South Africans of all political leanings and colours have come out against Economic Freedom Fighter (EFF) Leader Julius Malema’s latest apparent racist rant.
At a time when the country is urgently seeking unity, relieved to be rid of the allegedly corrupt Jacob Zuma years and revived under the promising new leadership of President Cyril Ramaphosa; South Africans are desperate to hear of solutions that all can work for together to create a better SA.
Malema, who is currently enjoying a seemingly powerful position after his motion was passed in Parliament last week, bringing the country closer to land expropriation without compensation, has the opportunity right now to convince and further unite South Africans that this is the best solution for the entire country, and can be executed in a manner that is mutually beneficial for the sake of a peaceful, united and prosperous South Africa in the future.
But Malema has instead taken revenge on the Democratic Alliance (DA) for voting against his motion, moving to replace the DA’s Athol Trollip in Nelson Mandela Bay; and has fuelled division with seemingly anti-White rhetoric. His comments have been perceived by many to have crossed the line to an attack that is racially-charged and racially-divisive.
Civil rights organisation AfriForum says it will consult with its legal team over possible legal action against the EFF and its Malema, after alleged “racist remarks” that Malema made during a political gathering over the weekend.
Malema reportedly said that white people should be glad that the EFF did not call for a genocide.
Ernst Roets, Deputy CEO of AfriForum, says that these remarks should be considered within the context of Malema’s earlier statements that the EFF does not call for a genocide of white people “yet”.
“The EFF’s remarks are blatantly racist and offensive,” says Roets. AfriForum laid a complaint earlier this year against the EFF after supporters of this party sang a song with the words “white man, you must die” and “shoot to kill the Boere”.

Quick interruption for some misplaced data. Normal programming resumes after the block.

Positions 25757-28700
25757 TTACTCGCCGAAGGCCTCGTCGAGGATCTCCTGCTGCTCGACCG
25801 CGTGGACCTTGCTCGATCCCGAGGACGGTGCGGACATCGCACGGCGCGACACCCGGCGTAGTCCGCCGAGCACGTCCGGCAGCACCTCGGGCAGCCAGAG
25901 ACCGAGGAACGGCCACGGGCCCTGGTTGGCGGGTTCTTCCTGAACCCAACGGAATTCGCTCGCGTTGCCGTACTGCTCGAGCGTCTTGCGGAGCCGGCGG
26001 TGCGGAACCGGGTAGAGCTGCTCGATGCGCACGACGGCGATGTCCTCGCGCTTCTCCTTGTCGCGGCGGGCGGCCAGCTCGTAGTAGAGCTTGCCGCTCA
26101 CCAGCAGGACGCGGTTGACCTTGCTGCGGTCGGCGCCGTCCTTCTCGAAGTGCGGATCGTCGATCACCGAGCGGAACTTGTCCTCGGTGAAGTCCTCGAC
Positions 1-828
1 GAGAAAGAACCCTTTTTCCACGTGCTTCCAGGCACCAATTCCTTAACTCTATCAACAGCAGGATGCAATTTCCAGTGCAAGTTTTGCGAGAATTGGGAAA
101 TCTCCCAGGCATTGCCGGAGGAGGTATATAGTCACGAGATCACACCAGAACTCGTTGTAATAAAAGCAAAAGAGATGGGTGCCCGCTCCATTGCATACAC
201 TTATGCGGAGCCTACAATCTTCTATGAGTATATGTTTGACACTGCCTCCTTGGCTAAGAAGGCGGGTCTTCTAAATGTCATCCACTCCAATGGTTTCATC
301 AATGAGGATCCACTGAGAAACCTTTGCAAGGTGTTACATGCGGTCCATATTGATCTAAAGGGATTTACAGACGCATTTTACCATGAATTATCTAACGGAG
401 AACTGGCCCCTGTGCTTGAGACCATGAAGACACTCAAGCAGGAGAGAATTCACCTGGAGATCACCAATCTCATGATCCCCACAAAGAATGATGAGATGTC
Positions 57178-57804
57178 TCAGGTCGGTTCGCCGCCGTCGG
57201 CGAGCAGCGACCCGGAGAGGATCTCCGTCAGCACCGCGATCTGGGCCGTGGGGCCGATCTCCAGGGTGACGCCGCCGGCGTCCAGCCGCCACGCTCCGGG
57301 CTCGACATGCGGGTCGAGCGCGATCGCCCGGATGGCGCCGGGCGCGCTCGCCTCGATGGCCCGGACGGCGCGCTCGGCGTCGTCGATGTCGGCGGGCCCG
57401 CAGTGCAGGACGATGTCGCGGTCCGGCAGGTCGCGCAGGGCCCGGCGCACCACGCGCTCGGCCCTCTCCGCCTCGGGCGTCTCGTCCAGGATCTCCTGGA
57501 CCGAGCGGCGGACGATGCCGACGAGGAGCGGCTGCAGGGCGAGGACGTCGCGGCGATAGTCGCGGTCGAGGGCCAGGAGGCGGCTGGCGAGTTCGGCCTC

The EFF’s leadership defended the song in public, adding that they were proud of their supporters’ actions.
Speaking at the EFF Voters Registration Campaign yesterday, Malema said: “All white people who are angry, who have insulted us and mobilised some of your people in the media, all of you can go to hell!” He added: “We don’t care about White feelings.”
Port Elizabeth vlogger Renaldo Gouws published a video (see below) saying it’s time South Africa dealt with Malema, and that no white person would get away with saying the same things about black people.
Black advocate Tyrone Maseko tweeted: “It’s time we condemned black people’s racism. Malema prejudicing Trollip on skin colour is nothing but racism. He can make whatever political decision but race is no justification for differentiation in this context.”
Malema has warned farmers than any farms mortgaged after December 2017 will not be paid for by the government; and warned banks to change their policies on bonds.
After white farmer, Dirk Steenkamp, was murdered in Vredefort in the Free State on Sunday, several South Africans – black and white – pleaded with Malema on social media to stop inciting hatred and a lack of respect between races.
— EFF (@EFFSouthAfrica) March 4, 2018
Julius Malema: You can all go to hell. We don’t care about ‘White feelings’.
EFF CIC Julius Malema speaks at the EFF Voter Registration Campaign launch.
— eNCA (@eNCA) March 4, 2018